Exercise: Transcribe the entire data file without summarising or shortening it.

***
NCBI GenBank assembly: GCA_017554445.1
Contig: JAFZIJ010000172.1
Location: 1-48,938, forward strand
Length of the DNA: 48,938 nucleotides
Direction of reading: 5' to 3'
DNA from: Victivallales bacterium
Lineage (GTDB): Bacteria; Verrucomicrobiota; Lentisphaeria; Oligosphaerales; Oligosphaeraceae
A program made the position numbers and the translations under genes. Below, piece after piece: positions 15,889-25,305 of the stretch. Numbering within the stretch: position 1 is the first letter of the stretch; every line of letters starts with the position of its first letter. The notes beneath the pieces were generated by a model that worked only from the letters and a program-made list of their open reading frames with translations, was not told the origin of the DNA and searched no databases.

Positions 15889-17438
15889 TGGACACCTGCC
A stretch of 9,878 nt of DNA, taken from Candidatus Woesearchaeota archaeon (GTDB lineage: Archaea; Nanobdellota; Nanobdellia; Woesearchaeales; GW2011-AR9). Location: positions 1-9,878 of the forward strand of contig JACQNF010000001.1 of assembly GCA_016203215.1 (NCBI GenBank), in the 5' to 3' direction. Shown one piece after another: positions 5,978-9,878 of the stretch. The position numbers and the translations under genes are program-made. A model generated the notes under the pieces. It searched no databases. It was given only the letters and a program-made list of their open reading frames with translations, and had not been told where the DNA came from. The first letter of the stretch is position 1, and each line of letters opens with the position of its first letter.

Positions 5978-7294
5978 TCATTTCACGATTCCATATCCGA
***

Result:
NCBI GenBank assembly: GCA_017554445.1
Contig: JAFZIJ010000172.1
Location: 1-48,938, forward strand
Length of the DNA: 48,938 nucleotides
Direction of reading: 5' to 3'
DNA from: Victivallales bacterium
Lineage (GTDB): Bacteria; Verrucomicrobiota; Lentisphaeria; Oligosphaerales; Oligosphaeraceae
A program made the position numbers and the translations under genes. Below, piece after piece: positions 15,889-25,305 of the stretch. Numbering within the stretch: position 1 is the first letter of the stretch; every line of letters starts with the position of its first letter. The notes beneath the pieces were generated by a model that worked only from the letters and a program-made list of their open reading frames with translations, was not told the origin of the DNA and searched no databases.

Positions 15889-17438
15889 TGGACACCTGCC
A stretch of 9,878 nt of DNA, taken from Candidatus Woesearchaeota archaeon (GTDB lineage: Archaea; Nanobdellota; Nanobdellia; Woesearchaeales; GW2011-AR9). Location: positions 1-9,878 of the forward strand of contig JACQNF010000001.1 of assembly GCA_016203215.1 (NCBI GenBank), in the 5' to 3' direction. Shown one piece after another: positions 5,978-9,878 of the stretch. The position numbers and the translations under genes are program-made. A model generated the notes under the pieces. It searched no databases. It was given only the letters and a program-made list of their open reading frames with translations, and had not been told where the DNA came from. The first letter of the stretch is position 1, and each line of letters opens with the position of its first letter.

Positions 5978-7294
5978 TCATTTCACGATTCCATATCCGA